While this kind of international and domestic pressure is undoubtedly important, it appears to have been the sponsors’ word that eventually pushed the IIHF to change its mind only a week after its president, René Fasel, had made a friendly trip to Belarus to meet with Lukashenka, and dismissed calls to cancel the tournament in Minsk. At the time, Fasel said he believed Lukashenka was committed to “move forward, modernise, and build a new constitution in the country”. Nevertheless, on 18 January, the IIHF stated on its website that the championship in Belarus was cancelled “due to safety and security issues that are beyond the IIHF’s control” and that the decision was reached “following the conclusion of an extensive due diligence process.” 

The powers and responsibilities of corporate sponsors

The championship is a clear example of the powerful political role companies can play in society. If one corporate announces they will not support an event due to human rights issues, the effect is twofold: the company publicly declares its ethical principles, and other investors will think twice before supporting that event for fear of attracting the wrong publicity. Furthermore, there are knock-on effects into other events: on 22nd January the International Modern Pentathlon Union (UIPM) confirmed that Minsk would not hold its World Championships later this year (Minsk had been due to stage the World Modern Pentathlon and Laser Run Championships from June 7 to 13).

According to Michal Kišša, strategic advisor of the Business Leaders Forum, a Slovak business association focused on corporate social responsibility, more and more companies in the CEE region are reconsidering their sponsorship activities based on ethical values. “We could see the trend in the past in cycling, where several major sponsors withdrew their support for the sport due to doping scandals. Many agreements between brands and individual sport personalities have been cancelled due to the improper behaviour or publicly expressed opinions of some of the latter. Therefore, it is not entirely surprising that corporations do not want to be associated with authoritarian regimes.”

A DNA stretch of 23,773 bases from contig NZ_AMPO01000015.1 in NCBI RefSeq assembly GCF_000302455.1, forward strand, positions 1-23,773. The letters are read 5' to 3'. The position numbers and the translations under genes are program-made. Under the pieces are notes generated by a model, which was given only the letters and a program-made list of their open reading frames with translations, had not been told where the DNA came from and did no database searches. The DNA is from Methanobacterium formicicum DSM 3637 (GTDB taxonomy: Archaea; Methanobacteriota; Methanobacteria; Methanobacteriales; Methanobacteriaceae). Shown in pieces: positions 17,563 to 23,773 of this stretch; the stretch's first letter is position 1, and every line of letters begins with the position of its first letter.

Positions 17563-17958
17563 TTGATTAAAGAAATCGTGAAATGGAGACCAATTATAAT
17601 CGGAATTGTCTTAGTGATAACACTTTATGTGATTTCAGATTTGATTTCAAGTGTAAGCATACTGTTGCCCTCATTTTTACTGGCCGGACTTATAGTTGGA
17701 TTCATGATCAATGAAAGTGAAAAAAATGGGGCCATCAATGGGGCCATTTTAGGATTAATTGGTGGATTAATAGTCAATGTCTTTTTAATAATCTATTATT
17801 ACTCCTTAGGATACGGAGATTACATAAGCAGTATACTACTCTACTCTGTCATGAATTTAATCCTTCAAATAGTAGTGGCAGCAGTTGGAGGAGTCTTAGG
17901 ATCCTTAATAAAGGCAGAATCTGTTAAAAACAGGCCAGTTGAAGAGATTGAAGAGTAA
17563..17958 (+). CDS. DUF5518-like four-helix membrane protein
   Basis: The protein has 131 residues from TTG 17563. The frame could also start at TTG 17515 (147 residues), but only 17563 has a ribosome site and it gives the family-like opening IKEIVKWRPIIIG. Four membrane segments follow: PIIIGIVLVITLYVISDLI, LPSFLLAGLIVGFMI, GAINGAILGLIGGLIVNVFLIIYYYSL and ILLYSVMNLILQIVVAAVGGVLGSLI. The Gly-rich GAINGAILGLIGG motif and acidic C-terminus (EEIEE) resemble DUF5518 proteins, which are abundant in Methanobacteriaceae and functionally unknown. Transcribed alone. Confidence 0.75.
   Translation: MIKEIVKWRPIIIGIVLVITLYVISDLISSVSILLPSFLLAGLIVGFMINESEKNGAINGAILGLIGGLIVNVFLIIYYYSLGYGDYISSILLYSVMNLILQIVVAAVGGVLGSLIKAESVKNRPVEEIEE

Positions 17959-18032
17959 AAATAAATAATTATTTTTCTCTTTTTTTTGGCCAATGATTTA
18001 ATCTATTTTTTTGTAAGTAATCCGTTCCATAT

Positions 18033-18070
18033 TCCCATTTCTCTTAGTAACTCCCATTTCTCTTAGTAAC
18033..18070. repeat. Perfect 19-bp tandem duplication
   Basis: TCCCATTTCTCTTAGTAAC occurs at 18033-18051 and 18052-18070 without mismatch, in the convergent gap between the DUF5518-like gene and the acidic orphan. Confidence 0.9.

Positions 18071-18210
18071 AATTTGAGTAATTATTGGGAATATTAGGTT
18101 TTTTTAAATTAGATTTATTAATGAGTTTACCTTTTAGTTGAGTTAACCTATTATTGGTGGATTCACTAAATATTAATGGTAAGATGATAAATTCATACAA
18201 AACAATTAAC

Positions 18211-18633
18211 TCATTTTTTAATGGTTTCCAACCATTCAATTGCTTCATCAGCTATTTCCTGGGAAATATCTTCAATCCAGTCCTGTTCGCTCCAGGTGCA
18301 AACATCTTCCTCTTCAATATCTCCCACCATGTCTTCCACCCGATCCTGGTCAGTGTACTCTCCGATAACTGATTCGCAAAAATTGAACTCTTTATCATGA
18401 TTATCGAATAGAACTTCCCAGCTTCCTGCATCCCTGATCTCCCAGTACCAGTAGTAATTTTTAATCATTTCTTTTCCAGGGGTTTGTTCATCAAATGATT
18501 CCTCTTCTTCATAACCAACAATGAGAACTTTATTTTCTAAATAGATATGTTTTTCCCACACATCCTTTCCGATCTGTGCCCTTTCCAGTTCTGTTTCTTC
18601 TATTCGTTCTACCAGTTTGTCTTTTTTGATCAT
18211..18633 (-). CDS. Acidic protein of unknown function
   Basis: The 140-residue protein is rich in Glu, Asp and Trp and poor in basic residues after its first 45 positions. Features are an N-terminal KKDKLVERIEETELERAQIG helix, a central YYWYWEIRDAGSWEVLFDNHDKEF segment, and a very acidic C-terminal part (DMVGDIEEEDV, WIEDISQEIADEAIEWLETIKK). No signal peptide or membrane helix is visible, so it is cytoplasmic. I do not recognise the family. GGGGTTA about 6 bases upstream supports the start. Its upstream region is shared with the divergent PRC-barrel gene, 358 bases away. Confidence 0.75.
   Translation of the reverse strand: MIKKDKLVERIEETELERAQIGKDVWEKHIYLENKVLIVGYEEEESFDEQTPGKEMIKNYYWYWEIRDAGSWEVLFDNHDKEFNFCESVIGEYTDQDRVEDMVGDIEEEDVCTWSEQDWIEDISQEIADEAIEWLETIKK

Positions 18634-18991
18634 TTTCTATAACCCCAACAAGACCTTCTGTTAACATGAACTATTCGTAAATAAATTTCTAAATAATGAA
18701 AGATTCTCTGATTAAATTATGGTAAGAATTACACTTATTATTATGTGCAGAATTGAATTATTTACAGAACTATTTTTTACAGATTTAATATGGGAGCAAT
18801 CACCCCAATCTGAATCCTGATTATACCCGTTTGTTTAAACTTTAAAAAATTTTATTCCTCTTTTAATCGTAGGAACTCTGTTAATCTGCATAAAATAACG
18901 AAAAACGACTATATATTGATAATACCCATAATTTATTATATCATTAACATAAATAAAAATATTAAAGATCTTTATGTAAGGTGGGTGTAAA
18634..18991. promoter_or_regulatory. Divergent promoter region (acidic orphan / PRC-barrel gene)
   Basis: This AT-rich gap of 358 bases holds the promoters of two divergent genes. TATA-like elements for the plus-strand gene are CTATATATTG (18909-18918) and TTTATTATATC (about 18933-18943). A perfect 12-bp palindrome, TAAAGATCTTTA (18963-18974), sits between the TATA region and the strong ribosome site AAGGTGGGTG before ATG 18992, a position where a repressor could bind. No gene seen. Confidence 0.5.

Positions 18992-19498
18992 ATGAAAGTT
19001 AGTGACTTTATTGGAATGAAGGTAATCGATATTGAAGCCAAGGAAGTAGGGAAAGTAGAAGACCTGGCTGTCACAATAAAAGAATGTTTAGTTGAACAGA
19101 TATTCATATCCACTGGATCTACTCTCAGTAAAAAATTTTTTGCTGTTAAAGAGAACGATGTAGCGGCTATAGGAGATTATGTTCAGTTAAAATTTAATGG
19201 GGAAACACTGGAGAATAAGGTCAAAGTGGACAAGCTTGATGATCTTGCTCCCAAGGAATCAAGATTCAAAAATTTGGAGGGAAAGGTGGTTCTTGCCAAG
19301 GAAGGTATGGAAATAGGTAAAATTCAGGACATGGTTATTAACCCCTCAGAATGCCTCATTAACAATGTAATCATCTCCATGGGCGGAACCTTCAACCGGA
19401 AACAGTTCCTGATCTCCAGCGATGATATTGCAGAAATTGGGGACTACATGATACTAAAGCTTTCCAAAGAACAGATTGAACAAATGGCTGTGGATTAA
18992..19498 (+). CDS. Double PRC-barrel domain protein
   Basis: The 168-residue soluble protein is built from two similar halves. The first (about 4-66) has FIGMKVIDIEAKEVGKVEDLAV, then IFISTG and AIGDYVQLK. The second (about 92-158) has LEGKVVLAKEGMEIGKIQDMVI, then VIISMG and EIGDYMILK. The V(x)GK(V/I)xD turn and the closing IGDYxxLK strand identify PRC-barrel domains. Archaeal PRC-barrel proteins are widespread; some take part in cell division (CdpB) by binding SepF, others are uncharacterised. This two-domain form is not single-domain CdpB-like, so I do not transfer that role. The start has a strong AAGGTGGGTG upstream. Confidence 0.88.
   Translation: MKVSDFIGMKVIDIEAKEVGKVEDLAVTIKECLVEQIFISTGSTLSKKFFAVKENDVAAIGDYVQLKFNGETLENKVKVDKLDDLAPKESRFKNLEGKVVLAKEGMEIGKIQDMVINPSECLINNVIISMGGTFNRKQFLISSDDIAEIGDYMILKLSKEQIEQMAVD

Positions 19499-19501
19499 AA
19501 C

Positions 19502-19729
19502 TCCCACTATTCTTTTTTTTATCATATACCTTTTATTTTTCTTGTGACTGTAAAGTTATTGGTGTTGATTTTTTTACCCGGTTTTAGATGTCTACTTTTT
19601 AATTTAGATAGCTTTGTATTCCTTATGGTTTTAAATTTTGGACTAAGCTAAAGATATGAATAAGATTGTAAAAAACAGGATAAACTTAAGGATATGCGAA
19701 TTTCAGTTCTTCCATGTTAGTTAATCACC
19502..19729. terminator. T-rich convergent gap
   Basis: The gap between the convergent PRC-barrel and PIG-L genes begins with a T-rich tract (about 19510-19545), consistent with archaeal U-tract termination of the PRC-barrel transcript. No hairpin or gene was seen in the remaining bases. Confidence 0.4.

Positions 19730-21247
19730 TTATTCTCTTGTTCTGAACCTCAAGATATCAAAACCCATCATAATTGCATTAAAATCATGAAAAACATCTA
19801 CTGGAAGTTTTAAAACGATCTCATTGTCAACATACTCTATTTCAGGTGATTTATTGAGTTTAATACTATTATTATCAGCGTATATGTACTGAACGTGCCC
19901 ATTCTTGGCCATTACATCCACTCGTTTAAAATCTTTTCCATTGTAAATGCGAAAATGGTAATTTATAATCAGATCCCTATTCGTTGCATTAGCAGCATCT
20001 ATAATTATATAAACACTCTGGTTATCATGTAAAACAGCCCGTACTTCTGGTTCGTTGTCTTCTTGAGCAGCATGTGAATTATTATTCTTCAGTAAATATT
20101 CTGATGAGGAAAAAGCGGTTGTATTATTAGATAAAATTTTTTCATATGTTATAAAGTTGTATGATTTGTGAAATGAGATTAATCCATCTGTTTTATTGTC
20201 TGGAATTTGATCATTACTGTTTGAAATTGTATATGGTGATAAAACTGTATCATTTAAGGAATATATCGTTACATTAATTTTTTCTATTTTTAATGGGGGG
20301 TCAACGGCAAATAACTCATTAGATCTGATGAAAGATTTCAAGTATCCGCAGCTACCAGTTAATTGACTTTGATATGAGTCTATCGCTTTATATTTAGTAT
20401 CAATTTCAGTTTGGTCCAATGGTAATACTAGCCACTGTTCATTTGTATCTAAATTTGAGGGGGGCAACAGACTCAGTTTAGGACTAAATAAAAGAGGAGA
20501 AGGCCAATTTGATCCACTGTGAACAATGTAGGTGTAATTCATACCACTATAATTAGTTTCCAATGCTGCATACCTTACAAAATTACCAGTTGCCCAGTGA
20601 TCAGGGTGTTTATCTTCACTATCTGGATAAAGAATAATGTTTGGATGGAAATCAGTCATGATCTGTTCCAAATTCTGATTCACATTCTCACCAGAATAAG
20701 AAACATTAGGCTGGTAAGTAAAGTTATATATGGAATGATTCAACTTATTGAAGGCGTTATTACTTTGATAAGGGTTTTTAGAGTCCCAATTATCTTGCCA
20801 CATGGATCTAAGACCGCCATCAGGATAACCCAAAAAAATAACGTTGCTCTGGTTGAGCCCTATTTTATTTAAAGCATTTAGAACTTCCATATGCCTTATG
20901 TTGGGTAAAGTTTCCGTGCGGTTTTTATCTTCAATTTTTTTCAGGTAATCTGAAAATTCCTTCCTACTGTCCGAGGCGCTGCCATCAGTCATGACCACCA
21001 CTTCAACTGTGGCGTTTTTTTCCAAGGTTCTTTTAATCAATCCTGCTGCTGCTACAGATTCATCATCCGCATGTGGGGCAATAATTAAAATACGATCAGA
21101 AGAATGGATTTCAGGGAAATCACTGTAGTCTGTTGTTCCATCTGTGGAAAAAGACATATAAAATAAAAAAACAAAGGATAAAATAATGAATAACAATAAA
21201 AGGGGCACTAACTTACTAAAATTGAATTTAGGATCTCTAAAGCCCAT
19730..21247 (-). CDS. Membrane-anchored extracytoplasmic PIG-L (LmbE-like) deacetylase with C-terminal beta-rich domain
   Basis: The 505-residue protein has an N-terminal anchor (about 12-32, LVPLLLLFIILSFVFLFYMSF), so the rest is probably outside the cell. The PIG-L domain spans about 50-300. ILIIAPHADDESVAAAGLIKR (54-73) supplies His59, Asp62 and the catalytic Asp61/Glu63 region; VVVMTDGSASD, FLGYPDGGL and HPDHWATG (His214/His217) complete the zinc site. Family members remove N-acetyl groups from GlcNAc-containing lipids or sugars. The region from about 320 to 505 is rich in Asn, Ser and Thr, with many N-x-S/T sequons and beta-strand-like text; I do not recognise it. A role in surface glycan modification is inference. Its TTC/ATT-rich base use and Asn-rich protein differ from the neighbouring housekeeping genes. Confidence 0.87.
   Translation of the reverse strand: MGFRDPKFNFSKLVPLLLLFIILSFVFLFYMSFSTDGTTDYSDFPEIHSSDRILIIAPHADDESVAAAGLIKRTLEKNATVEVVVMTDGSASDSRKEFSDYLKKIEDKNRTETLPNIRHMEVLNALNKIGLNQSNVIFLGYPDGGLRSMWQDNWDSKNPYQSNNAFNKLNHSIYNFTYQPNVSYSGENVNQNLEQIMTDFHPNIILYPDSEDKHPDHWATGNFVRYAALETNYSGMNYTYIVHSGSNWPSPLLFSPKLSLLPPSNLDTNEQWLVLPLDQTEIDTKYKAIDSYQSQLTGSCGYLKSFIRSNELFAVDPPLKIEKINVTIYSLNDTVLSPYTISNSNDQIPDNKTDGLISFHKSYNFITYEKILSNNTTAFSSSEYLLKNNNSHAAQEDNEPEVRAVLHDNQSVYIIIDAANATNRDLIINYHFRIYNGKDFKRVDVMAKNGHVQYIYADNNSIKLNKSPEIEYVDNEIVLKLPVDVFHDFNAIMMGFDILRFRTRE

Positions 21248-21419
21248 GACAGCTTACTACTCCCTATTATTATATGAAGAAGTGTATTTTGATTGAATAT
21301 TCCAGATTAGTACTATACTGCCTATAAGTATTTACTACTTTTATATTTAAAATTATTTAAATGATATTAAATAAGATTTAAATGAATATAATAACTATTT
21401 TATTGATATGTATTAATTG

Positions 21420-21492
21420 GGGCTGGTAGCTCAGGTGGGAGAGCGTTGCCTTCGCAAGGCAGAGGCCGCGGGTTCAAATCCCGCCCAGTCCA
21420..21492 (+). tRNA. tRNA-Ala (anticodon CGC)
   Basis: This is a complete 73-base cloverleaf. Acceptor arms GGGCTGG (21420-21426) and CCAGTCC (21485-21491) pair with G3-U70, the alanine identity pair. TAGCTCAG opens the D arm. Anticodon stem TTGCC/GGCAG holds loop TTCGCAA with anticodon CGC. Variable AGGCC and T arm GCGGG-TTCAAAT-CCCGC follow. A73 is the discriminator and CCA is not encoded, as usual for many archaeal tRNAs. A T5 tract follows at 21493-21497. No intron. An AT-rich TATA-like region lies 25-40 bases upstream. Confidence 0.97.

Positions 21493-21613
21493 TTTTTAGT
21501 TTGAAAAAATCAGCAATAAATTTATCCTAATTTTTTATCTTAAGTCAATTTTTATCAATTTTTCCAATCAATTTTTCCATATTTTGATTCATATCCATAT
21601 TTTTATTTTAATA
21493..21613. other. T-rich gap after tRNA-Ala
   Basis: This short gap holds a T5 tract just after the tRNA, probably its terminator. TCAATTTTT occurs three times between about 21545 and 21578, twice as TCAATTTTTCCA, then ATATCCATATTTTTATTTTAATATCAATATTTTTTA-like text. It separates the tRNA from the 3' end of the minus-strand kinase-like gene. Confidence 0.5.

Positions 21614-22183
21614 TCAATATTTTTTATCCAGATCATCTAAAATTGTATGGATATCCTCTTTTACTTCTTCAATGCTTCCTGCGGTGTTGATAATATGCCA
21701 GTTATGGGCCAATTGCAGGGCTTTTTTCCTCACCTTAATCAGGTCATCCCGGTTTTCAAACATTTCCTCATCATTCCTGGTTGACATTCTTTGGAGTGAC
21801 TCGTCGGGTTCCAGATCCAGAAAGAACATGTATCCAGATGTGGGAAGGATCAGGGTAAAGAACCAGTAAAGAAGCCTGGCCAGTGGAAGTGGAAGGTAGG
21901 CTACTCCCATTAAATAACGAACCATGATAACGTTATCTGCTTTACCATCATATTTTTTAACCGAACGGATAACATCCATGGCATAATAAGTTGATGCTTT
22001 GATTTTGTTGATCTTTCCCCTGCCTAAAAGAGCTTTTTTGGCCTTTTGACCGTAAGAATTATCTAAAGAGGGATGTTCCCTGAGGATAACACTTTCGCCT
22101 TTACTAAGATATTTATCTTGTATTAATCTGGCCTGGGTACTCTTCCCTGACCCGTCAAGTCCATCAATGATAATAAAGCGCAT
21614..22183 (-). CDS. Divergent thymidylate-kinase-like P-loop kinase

The importance of proactive risk management

Increasingly, companies choose to act proactively, taking into account potential reputational risks before engaging with a new business partner, project, market, or event. By doing so, they not only build a positive public image of themselves, but they also avoid the potentially disastrous consequences of working with dubious partners, be it an authoritarian ruler, a controversial oligarch, or a company exposed to international sanctions regimes. These can be straightforward decisions based on obvious risks, such as choosing not to work with a government that has violently suppressed peaceful democratic protests. But more often than not, a significant amount of research is required to identify potential risks, especially in jurisdictions with non-transparent business structures and high political involvement in their business sectors.

A proactive, rather than reactive, approach to risk management will be required from companies and investors seeking to maintain a positive reputation. In-depth due diligence and supply chain analysis would have perhaps prevented several ESG funds from investing in fast-fashion retailer Boohoo, which became embroiled in a high-profile modern slavery scandal last year.

As consumers are becoming increasingly aware of environmental and social issues associated with certain brands and products, companies will need to be ever more careful over their reputations. Of course, there are existing regulations and expectations concerning corporate ESG practices, but they tend to be more focused on issues such as supply chains and workers’ rights. What we have seen in the case of the hockey championship is a clear example of how companies are becoming more concerned with their reputations in relation to a wider range of issues.

By Veronika Konečná

Senior Associate, Head of Russia, CEE & Central Asia Practice